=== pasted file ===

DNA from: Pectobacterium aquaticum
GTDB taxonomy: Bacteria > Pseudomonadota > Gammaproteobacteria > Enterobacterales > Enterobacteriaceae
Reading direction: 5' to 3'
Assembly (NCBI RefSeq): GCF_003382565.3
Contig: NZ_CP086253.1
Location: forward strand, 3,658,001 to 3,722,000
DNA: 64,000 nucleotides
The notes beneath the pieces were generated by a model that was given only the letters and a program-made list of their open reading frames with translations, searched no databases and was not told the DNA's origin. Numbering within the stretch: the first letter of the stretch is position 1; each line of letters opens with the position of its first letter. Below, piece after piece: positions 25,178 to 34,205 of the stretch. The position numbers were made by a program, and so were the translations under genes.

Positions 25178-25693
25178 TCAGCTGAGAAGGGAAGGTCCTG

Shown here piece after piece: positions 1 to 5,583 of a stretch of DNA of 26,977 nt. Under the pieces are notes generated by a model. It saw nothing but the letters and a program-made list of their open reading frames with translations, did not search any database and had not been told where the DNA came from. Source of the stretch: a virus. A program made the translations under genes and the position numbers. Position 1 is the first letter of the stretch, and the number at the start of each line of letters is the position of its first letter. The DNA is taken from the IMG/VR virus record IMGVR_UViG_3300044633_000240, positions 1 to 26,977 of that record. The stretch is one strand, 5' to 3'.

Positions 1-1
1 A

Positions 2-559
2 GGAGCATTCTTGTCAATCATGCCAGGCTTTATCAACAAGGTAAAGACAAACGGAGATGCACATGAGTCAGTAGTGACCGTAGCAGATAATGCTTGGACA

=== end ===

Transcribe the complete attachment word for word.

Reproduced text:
DNA from: Pectobacterium aquaticum
GTDB taxonomy: Bacteria > Pseudomonadota > Gammaproteobacteria > Enterobacterales > Enterobacteriaceae
Reading direction: 5' to 3'
Assembly (NCBI RefSeq): GCF_003382565.3
Contig: NZ_CP086253.1
Location: forward strand, 3,658,001 to 3,722,000
DNA: 64,000 nucleotides
The notes beneath the pieces were generated by a model that was given only the letters and a program-made list of their open reading frames with translations, searched no databases and was not told the DNA's origin. Numbering within the stretch: the first letter of the stretch is position 1; each line of letters opens with the position of its first letter. Below, piece after piece: positions 25,178 to 34,205 of the stretch. The position numbers were made by a program, and so were the translations under genes.

Positions 25178-25693
25178 TCAGCTGAGAAGGGAAGGTCCTG

Shown here piece after piece: positions 1 to 5,583 of a stretch of DNA of 26,977 nt. Under the pieces are notes generated by a model. It saw nothing but the letters and a program-made list of their open reading frames with translations, did not search any database and had not been told where the DNA came from. Source of the stretch: a virus. A program made the translations under genes and the position numbers. Position 1 is the first letter of the stretch, and the number at the start of each line of letters is the position of its first letter. The DNA is taken from the IMG/VR virus record IMGVR_UViG_3300044633_000240, positions 1 to 26,977 of that record. The stretch is one strand, 5' to 3'.

Positions 1-1
1 A

Positions 2-559
2 GGAGCATTCTTGTCAATCATGCCAGGCTTTATCAACAAGGTAAAGACAAACGGAGATGCACATGAGTCAGTAGTGACCGTAGCAGATAATGCTTGGACA